Jonathan Lucroy is a player whose value has collapsed recently. There’s no one aspect of his game that can take all the blame — his wRC+ is currently a 74, compared to the 121 he ran from 2012 through 2016 — but after being one of the very best framers in the game several years ago, he’s been one of the very worst in all of baseball this year.
Baseball Prospectus is the leader in catcher framing stats. The core is CSAA, which tracks a catcher’s average per-pitch contribution to the likelihood that it is called a strike rather than a ball. Starting in 2010, the year that Lucroy debuted as a major-leaguer, and continuing through 2013, he consistently ranked at the very top of MLB by CSAA. His ranking started to fall in 2014, but it wasn’t until this year that it truly tanked.
Thus far in 2017, he’s dead last among fulltime catchers in framing. What happened? How does a player lose this much value, in such a relatively short period of time? We still don’t fully understand framing — how it develops, what happens to it over time — so those questions aren’t easy to answer.
But I wanted to try. It’s not as impossible as it once was to pinpoint framing ability, thanks to the advent of Statcast. Baseball Savant’s Statcast search allows you to pinpoint specific pitches, in specific locations, and involving specific players. Usually, that means thrown by a pitcher, but for 2016 and 2017, that also can mean received by a catcher.
I used that function to download each called ball or strike received by Lucroy in 2016, when he was a middle-of-the-pack framer, and in 2017, when he’s been downright terrible. My goal was to estimate how Lucroy has lost his ability. What parts of the zone has he begun struggling with? What kind of pitches? I made a quick and dirty framing metric, calculating the rate at which pitches of a certain type (that weren’t swung at) were converted to strikes, and compared it between the two years. This metric doesn’t account for all the various confounding factors that go into framing, so it’s certainly not precise enough to, e.g., estimate the value of Lucroy’s receiving ability in a given part of the zone. But that’s not the point; the point is only to figure out what locations and pitches Lucroy is newly struggling with, and this measure is precise enough for that.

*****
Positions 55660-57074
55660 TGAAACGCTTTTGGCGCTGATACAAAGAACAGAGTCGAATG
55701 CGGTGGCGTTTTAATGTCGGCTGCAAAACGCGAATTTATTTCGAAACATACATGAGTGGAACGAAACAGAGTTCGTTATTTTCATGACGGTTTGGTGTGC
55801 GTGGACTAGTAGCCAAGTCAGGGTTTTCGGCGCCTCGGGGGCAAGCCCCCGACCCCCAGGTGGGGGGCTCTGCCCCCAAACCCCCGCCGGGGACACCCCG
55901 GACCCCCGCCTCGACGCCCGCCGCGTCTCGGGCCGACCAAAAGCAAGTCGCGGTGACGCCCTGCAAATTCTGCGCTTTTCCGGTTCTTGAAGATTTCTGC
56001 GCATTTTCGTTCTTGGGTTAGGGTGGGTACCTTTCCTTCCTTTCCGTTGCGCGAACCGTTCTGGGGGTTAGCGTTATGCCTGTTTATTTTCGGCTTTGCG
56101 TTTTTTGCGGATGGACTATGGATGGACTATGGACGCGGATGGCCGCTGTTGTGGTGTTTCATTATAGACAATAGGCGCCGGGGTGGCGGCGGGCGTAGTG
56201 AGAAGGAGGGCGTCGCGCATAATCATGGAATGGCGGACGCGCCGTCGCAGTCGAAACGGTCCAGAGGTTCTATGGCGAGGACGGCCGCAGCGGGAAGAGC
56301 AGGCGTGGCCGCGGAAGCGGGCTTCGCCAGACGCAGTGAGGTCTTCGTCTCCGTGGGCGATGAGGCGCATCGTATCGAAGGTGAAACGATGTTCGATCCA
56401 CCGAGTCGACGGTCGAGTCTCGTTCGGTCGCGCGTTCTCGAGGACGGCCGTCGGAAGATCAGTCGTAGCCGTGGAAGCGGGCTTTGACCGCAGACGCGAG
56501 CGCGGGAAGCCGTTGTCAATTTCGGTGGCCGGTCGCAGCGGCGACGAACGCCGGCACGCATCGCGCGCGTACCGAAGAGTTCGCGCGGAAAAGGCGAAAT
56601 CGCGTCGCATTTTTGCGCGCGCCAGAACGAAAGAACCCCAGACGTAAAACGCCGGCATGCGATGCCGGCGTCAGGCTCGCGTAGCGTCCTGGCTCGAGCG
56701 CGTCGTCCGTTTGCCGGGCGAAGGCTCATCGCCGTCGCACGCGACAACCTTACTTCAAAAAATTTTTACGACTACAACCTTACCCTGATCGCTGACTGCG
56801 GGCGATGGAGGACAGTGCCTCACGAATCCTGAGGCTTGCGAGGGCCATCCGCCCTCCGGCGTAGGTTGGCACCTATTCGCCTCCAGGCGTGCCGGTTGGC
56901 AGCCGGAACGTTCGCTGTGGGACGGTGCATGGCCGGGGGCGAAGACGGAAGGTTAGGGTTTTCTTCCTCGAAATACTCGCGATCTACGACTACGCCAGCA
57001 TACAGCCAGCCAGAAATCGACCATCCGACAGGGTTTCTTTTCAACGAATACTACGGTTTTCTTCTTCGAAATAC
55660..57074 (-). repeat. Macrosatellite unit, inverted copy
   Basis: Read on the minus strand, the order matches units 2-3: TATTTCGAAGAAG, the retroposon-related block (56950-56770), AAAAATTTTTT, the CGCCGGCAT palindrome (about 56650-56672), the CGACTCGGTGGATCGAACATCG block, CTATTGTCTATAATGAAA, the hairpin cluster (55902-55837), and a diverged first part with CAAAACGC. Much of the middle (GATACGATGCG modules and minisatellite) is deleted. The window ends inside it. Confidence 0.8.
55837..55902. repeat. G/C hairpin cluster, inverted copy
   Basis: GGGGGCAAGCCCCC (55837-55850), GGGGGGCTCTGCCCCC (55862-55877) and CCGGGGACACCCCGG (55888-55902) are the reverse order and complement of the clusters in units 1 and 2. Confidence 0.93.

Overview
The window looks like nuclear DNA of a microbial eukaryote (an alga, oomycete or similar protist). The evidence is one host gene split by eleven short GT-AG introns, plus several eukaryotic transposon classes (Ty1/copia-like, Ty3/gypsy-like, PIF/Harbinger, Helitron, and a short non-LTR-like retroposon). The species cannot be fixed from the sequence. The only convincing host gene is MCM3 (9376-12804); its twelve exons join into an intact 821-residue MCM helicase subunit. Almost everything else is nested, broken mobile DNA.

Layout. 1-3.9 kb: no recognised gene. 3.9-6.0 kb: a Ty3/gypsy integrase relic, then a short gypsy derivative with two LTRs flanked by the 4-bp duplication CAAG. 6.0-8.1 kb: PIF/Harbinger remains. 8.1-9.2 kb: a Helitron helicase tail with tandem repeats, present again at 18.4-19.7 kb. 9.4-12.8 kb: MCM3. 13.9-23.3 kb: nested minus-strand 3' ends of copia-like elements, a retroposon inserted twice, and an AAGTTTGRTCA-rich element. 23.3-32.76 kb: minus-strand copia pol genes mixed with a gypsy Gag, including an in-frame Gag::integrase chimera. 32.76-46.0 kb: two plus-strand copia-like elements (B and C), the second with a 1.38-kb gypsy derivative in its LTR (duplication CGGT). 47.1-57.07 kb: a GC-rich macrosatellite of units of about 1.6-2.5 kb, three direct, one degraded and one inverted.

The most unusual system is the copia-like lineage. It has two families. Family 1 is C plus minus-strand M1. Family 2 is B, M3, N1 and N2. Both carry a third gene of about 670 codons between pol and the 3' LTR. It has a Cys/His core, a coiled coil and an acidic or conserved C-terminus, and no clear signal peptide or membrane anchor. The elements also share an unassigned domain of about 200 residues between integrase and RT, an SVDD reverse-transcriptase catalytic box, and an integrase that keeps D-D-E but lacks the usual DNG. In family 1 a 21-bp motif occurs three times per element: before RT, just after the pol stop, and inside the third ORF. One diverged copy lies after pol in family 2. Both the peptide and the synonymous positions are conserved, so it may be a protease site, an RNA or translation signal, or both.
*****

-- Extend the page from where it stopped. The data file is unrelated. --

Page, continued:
So what does it show? First, the results by pitch type (sorted by the frequency with which Lucroy received them):
Lucroy’s receiving by pitch type
This paints a pretty clear picture, it seems. Lucroy’s skills appear to have remained stable or even slightly improved on hard pitches: fourseamers (33 percent to 34 percent), twoseamers (33 percent to 32 percent), sliders (28 percent in both), sinkers (36 percent to 40 percent), and cutters (28 percent to 33 percent). The losses have come on curveballs (33 percent to 28 percent), changeups (21 percent to 17 percent), and the infrequent knuckle curve (39 percent to 30 percent). Offspeed and breaking pitches are turning into strikes less often; hard pitches have stayed the same.
I did the same calculation by part of the zone, and rather than a boring old table, put together some pretty graphs. The 2016 zone is on the left, with the 2017 zone in the center; the difference between the two is presented on the right.